BRACKET CLOCK James Lunan Aberdeen Circa 1800 England

Bracket clocks


Signed: James Lunan Aberdeen
Circa 1800

The spring-driven eight-day double chain-fusee brass movement is constructed between two plates and consists of going and striking trains. The going train has an anchor escapement and a short pendulum with a prominent bob. The rack striking indicates the hours on a bell and has repetition operated by a cord on the left-hand side of the case.

The arched, matt silvered brass dial has a black Roman chapter ring with Arabic five-minute and minute divisions. The time is indicated by a fine pair of pierced blued-steel hands. There is a date aperture above the VI. The maker has signed the dial in the centre JAMES LUNAN Aberdeen. In the arch is a strike/silent dial with a blued-steel hand-shaped handle to switch the striking on or off.

The ebonised pearwood-veneered oak case has a bell top with mouldings at the top and bottom. The arched glazed front door has a moulded wooden rebate whilst the backdoor has a rectangular window. There are silk-backed pierced sound frets in the top corners of the front door. The sides have arched windows so that the movement is almost entirely visible. The case is surmounted by a brass carrying handle. The whole rests on four brass ogee feet.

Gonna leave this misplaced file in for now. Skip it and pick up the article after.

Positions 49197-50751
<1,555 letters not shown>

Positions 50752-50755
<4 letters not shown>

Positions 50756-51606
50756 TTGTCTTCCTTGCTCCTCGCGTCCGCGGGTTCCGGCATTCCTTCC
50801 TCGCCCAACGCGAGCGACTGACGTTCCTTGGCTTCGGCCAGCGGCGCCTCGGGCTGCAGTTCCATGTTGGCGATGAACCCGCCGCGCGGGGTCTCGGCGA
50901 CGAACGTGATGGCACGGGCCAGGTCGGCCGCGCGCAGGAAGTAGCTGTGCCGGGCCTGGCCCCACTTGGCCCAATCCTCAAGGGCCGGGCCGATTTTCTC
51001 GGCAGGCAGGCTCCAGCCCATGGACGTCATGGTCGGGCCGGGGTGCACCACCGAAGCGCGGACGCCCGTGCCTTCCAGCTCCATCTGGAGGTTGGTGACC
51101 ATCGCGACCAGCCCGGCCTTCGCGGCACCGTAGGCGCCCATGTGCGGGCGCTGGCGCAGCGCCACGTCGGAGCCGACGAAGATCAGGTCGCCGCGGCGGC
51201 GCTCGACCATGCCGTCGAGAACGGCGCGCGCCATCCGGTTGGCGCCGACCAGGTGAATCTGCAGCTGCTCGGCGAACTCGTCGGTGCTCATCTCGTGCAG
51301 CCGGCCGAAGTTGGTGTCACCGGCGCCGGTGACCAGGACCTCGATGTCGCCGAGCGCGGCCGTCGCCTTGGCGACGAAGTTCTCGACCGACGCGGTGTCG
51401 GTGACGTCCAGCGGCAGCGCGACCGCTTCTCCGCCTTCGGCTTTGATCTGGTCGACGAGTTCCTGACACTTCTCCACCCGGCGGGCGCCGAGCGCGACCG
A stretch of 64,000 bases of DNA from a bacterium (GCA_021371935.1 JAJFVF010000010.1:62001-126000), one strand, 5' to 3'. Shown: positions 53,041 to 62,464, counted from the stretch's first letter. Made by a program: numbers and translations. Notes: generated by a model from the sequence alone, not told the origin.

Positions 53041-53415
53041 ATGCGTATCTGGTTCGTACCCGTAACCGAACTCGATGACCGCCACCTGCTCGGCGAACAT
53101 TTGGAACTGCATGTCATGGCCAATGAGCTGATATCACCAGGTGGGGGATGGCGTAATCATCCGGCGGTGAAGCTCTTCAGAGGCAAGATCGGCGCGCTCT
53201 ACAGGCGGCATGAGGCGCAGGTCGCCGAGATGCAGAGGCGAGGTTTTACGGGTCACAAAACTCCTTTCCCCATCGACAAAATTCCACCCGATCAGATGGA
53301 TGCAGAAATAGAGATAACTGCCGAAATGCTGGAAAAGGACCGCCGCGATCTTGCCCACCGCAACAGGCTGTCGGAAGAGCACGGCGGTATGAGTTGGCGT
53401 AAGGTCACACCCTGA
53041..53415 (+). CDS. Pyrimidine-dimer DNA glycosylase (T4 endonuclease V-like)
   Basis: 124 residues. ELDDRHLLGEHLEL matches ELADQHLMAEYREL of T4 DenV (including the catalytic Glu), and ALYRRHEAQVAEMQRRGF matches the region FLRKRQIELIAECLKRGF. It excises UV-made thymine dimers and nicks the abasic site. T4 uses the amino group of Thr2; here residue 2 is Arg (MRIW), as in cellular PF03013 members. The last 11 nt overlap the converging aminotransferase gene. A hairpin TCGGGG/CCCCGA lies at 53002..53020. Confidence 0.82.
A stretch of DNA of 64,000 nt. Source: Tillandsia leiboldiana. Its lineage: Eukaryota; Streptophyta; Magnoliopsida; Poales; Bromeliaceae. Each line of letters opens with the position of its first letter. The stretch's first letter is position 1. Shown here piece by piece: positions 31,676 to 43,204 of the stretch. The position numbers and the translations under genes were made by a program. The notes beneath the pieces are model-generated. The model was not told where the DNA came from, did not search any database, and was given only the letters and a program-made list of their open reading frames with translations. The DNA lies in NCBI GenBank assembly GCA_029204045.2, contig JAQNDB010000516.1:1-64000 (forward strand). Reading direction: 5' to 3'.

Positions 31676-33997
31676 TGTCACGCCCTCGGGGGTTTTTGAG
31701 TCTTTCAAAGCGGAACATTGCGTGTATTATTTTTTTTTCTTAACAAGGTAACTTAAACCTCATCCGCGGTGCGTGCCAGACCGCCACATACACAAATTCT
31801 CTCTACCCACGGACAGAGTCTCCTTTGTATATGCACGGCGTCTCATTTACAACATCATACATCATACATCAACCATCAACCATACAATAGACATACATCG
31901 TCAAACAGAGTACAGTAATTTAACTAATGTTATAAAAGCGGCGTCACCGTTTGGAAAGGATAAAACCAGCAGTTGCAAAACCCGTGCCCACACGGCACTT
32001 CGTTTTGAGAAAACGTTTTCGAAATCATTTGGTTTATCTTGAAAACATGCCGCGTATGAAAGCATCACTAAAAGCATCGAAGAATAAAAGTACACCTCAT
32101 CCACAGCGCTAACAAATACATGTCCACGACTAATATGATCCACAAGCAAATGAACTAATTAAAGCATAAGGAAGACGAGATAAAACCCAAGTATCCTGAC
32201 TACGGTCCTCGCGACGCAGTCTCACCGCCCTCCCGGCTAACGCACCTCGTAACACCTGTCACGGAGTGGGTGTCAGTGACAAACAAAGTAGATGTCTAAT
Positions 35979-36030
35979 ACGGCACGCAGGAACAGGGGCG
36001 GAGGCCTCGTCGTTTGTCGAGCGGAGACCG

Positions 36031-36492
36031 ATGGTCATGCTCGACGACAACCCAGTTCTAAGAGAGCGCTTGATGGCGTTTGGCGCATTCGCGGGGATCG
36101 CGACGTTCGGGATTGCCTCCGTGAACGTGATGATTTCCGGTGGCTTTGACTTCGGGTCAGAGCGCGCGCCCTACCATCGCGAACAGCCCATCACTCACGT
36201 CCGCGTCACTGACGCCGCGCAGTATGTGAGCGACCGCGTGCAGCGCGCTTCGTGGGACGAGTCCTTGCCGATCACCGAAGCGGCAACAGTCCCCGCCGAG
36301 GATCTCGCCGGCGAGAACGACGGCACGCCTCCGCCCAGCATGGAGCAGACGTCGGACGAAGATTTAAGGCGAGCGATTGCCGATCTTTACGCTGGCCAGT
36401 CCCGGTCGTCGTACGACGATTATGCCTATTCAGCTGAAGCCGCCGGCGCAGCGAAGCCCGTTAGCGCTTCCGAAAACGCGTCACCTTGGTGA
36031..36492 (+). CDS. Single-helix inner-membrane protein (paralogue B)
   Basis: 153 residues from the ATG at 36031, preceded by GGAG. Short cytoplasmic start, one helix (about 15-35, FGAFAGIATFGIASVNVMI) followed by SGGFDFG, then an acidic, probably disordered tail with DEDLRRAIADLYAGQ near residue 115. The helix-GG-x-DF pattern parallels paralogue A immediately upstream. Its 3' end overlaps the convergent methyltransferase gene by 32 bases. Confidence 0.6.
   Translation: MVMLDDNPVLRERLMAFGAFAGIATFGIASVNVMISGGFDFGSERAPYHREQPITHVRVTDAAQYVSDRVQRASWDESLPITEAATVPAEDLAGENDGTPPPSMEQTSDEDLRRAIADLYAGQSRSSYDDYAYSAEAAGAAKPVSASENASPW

Duration 1 week

Height 47 cm. (handle down)
Width 28.5 cm.
Depth 20 cm.

The maker
James Lunan from Aberdeen is not recorded according to Brian Loomes, Watchmakers and Clockmakers of the World. A Charles Lunan Aberdeen is mentioned in this book and it can be assumed that James Lunan was his son.

Brian Loomes, Watchmakers and Clockmakers of the World, London, 2010, p. 496.

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